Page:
Up, up and away at Lowestoft Air Festival

Look to the skies — the two-day Lowestoft Air Festival is one of the country's biggest, drawing hundreds of thou-sands to watch the dazzling airborne displays. Best of all, it's all for just a �3 donation. SIMON PARKIN previews it.

Watching the Red Arrows dart, flip and weave an airborne trail across the sky from the sunny comfort a deckchair — what could be better.

Several hundred thousand people seemingly agree as the Lowestoft Air Festival, which takes place in the resort again next Thursday and Friday, has grown into one of the country's biggest.

More than 450,000 are expected to flock to Lowestoft seafront over the two day festival next Thursday and Friday that — being free, though let's be fair and chip in the suggested donation of �3 — must rank as the best value ways to entertain the family all summer.

Putting last year's wash-out woes hopefully not to be repeated, visitors can expect everything from wing walking and search and rescue displays to all manner of planes from yesteryear right up to the present day.


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'I think this year's programme is probably the best yet,' says managing director Paul Bayfield, adding they've stuck with family favourites such as the British acrobatic Red Bull Matadors, who are 747 pilots in their everyday lives.

'They've got some brand new aircraft and the display last year was just wow, I think this year it's going to be wow wow,' he laughs.

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The RAF will be well represented. As well the Red Arrows (due on both days), there will be the Battle of Britain Memorial Flight, a Hawk jet solo display, a Tucano solo display, Grob Tutor solo and a Sea King Search and Rescue helicopter.

This year marks the 75th anniversary of the first flight of the iconic Spitfire and the BBMF will be marking this event by displaying a Dakota aircraft accompanied by two Spitfires. Other attractions inlude The Tigers Parachute Team, Aerostars, P51 Mustang Pair, Hawker Hunter, and the Breitling Wing Walkers. The display will run for about 4.5 hours from 12.45pm on the first day, and from 12.30pm on Day Two.

There will be history made too as for the first time in Royal Air Force history, a female pilot will fly a solo jet for a public airshow display at this year's festival — and she's from this region.

Cambridge-born Flight Lieutenant Juliette Fleming, 32, who joins the RAF solo and team display teams after flying the Tornado GR4 in operations in Iraq and Afghanistan, will be in the BAE Hawk T Mk1, capable of up to 630mph, during next Thursday and Friday's festival.

'Not everyone gets the chance to do this and from a professional perspective that was the motivation for the job,' says Jules, who's also an accomplished horsewoman and motor sport racer.

'There was personal gratification even just to be short-listed but to have actually got the job is awesome.'

It's the second time a female pilot has been chosen as a member of a RAF display team. Last year Flt Lt Kirsty Moore became the first woman to fly a Hawk jet with the world-famous aerobatic display team, the Red Arrows.

Kirsty is now in her second year of a three-year term with the Reds and returns with them to this year's festival. Both Jules and Kirsty have previously been stationed with the Tornado squadrons at RAF Marham in Norfolk.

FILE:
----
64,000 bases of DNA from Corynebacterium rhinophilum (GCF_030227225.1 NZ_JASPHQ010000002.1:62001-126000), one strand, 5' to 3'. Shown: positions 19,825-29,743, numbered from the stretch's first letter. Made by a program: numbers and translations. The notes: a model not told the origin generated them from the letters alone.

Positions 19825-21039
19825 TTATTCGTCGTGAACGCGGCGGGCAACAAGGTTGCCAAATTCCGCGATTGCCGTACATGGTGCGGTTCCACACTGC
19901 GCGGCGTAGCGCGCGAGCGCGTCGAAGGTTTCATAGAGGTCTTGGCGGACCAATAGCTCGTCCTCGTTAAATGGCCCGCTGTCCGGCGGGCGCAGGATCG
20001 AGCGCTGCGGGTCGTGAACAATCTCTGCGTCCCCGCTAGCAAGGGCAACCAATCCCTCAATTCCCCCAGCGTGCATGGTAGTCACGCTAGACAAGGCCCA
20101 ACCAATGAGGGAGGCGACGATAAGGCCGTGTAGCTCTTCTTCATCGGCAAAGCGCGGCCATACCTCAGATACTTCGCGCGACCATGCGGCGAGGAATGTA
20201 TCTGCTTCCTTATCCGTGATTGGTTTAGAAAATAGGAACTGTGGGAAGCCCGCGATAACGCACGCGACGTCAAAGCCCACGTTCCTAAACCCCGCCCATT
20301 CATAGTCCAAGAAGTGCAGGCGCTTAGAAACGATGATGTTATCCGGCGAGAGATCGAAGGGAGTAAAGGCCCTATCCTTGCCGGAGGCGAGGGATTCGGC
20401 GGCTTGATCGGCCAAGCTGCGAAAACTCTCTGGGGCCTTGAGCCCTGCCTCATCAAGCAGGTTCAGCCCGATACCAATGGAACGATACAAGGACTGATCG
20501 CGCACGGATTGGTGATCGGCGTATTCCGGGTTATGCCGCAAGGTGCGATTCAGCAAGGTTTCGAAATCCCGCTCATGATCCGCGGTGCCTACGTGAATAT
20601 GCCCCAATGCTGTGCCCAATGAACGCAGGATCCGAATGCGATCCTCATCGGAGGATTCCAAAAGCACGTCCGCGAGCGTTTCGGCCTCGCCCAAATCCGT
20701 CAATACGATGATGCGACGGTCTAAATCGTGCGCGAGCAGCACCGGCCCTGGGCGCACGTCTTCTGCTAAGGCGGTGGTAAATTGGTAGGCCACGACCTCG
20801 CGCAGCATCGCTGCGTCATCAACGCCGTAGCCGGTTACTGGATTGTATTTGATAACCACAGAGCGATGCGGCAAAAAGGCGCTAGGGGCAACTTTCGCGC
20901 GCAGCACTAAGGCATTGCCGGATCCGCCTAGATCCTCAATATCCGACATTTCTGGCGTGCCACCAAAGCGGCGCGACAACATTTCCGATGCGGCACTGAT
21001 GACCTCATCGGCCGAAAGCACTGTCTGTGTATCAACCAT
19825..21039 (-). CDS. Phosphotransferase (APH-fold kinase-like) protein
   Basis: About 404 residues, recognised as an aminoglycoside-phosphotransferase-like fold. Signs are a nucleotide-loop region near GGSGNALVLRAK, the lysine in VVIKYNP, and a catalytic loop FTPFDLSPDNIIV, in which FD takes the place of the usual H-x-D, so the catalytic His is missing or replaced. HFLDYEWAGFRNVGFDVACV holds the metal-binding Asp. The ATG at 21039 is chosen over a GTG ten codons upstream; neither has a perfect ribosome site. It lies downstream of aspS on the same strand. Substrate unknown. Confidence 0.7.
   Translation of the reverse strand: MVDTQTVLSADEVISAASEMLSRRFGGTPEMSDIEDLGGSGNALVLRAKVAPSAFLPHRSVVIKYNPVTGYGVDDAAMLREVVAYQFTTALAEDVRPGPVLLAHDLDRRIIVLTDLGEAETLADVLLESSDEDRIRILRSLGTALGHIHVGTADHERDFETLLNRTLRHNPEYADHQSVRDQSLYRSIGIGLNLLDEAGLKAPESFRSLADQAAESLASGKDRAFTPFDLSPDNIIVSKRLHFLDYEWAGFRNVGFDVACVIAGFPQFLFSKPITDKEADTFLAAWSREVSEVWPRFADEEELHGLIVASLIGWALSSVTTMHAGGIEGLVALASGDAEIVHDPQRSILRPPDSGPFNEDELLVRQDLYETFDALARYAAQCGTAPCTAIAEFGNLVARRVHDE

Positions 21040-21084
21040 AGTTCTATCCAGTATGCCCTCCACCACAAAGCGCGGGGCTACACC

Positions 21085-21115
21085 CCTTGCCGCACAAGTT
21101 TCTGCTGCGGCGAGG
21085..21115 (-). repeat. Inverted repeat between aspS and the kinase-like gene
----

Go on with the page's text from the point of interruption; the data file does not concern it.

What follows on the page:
Ground-based attractions during the festival will include a funfair, amusements, military displays and stands, trade stalls, an Italian market, live bands, parachute drops and much more.

It's all a bargain for just the �3. 'We've taken quite a profound decision to up the recommended donation to �3. The frustrating thing is we started off at a �1; with 400,000 people on that seafront if everybody just put a �1 we would have the best airshow in the UK,' sighs Paul Bayfield.

'I hope this year people support us because it's just such amazing value for money; where else could you see aeroplanes of the quality of the Red Arrows for �3?

'It's really, really important we get the message out there that we're doing it for all the right reasons; for the economy and local businesses [worth more than �11.9 million according to an independent tourism board report], for tourism [worth �500,000 in terms of advertising and promoting the area) and let's not forget charities as well,' he stresses.

This year's festival will support 34 different local and regional organisations varying from cancer charities to Guide Dogs for the Blind. After last year's show almost �28,000 was cascaded back into the community through the charitable partner organisations who help festival organisers.

'Come and watch some fantastic aerial displays on award-winning beaches that are probably some of the best in the area. You get a fabulous display and if you haven't been for a year or two come back and give us a look; it doesn't always rain in Lowestoft,' he laughs.

'Three pound in the bucket that's all we ask and it'll be a fabulous day out.'

If you're planning to drive, all the main seafront car parks will be closed and most of the on-street parking in Marine Parade and Kirkley Cliff will be coned off. There'll be additional parking a short walk away from the south beach at Pakefield Cliffs, with disabled car parking at Belvedere Road car park.

There's a park and ride bus scheme operating out of Dip Farm and Africa Alive, Kessingland, and Park and Walk is available from ASDA in Horn Hill costing �10 per car, with a donation to the air festival and Kirkley and Pakefield Football Club costing �8 per car.

t A full breakdown of displays and timings over the two days are available in the official fundraising souvenir programme, available now.

www.lowestoftairfestival.co.uk

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